It was an interesting McDonald's - for all are, except that this location housed both the old-fashioned children's play area while supporting the newer McCafé additions and mobile order features. There was even a kid-friendly colouring station - spotless from regular upkeep - with a triad of crayons and the newest Peanuts x NASA release. It was by pure coincidence that these shades comprised of my (and orangecane's) top-ranking colour choices.
Secured separately was one of the ten limited edition "Discover Space" toys.
Sampling was permitted, hence we determined Dutch Apple Pie to be the superior of the two. Big Foot, a vanilla concoction laced with peanut butter, assumed the second scoop of our mix.
Prior research had informed me of a Japanese restaurant not far from the 400. Little had I known that it was situated on the ground floor of a commercial building I had previously set foot in.
The team comprised of Chinese-speaking - specifically Cantonese - staff, all middle-aged and all overly watchful of their guests, to the point of being anxiety-inducing. Even a short stroll to the other end of the restaurant prompted two members of staff to pipe up, "Washrooms? They're on the other side."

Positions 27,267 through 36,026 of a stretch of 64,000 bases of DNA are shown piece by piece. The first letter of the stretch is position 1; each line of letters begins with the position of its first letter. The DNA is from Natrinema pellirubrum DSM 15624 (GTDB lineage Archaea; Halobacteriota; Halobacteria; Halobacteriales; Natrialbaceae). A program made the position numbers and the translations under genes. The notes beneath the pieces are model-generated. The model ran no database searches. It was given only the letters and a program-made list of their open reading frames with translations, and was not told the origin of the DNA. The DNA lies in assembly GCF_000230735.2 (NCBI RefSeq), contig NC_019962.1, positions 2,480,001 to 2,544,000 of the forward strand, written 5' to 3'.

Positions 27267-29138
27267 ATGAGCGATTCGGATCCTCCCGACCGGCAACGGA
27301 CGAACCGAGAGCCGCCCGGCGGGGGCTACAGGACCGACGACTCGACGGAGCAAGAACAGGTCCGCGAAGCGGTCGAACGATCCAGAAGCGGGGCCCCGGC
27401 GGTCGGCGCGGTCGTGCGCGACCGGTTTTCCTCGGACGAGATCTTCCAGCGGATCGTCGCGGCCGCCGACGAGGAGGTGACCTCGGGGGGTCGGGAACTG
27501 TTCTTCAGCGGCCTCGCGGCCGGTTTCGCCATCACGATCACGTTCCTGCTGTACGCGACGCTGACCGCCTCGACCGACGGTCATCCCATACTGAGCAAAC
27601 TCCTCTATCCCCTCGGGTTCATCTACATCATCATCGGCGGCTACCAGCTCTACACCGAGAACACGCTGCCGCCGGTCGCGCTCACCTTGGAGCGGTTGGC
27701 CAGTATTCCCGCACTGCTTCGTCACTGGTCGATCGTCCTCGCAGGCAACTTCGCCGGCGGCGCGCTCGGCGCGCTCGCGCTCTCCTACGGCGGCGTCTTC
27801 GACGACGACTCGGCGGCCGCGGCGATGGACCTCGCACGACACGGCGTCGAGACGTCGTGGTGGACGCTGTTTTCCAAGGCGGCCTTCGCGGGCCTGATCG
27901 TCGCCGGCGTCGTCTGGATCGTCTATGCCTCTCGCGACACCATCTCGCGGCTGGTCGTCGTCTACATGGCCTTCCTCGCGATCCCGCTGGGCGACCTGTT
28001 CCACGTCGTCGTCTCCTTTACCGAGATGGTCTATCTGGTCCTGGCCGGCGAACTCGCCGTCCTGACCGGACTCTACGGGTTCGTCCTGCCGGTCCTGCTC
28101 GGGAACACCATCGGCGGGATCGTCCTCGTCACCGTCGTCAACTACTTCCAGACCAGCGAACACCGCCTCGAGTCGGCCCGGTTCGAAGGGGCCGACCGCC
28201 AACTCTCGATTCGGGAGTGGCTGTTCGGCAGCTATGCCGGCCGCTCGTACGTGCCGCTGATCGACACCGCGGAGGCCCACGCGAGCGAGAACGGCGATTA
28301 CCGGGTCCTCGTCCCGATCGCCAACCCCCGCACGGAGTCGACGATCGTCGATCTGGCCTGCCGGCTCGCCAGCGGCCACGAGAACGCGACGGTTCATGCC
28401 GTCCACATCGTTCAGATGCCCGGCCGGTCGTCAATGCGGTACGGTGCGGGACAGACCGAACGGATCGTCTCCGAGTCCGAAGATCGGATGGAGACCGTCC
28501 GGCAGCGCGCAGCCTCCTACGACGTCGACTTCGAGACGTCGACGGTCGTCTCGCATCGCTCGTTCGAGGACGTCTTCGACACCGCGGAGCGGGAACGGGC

While some could argue that this was helpfulness done ineptly, I simply took it as a form of micro-serving (if micromanaging could be applied to customer service standards).
Eventually, we settled SC-8, a set which included eighteen pieces of assorted sashimi, nigiri, and maki rolls. The original intent was to share the platter, but its size quickly proved it inadequate. In other words, it was a rip-off.
Thin cuts of warm sashimi is a tremendous pet peeve of mine. Another are fish proteins in midst of disintegrating. The six microscopic units of California Rolls did not contain uniform quantities of filling; some had meager amounts of cucumber and that was the end of it. To top it off, poor compaction procedures had resulted in rice falling apart in both the nigiri and California rolls. Overall, it was a disappointing selection for $25.95.
Taste-wise, I did not have any complaints. The charred surface, "mild" spicy mayo, and texture diversity were sufficient in filling the void left behind from SC-8. At the same time though, its price tag of $19.99 was unwarranted. A more appetizing rendition could likely be sourced from Hub at a reduced cost.
Other aspects of note:
- The restaurant has a cashback program, wherein customers could retrieve a percentage of their spendings by ordering specific menu items. This option was not evaluated further however, as there was no intent to return for subsequent visits.
- The soy sauce was not concentrated enough and the wasabi was very mild, which is saying a lot given my spice intolerance.
- Genmaicha is the tea of choice; while gritty, it was served at ideal drinking temperatures and persisted in robustness throughout the meal. It was, dare I say, the highlight of our meal.
- Sake, beer, and soft drink are also offered as drink options.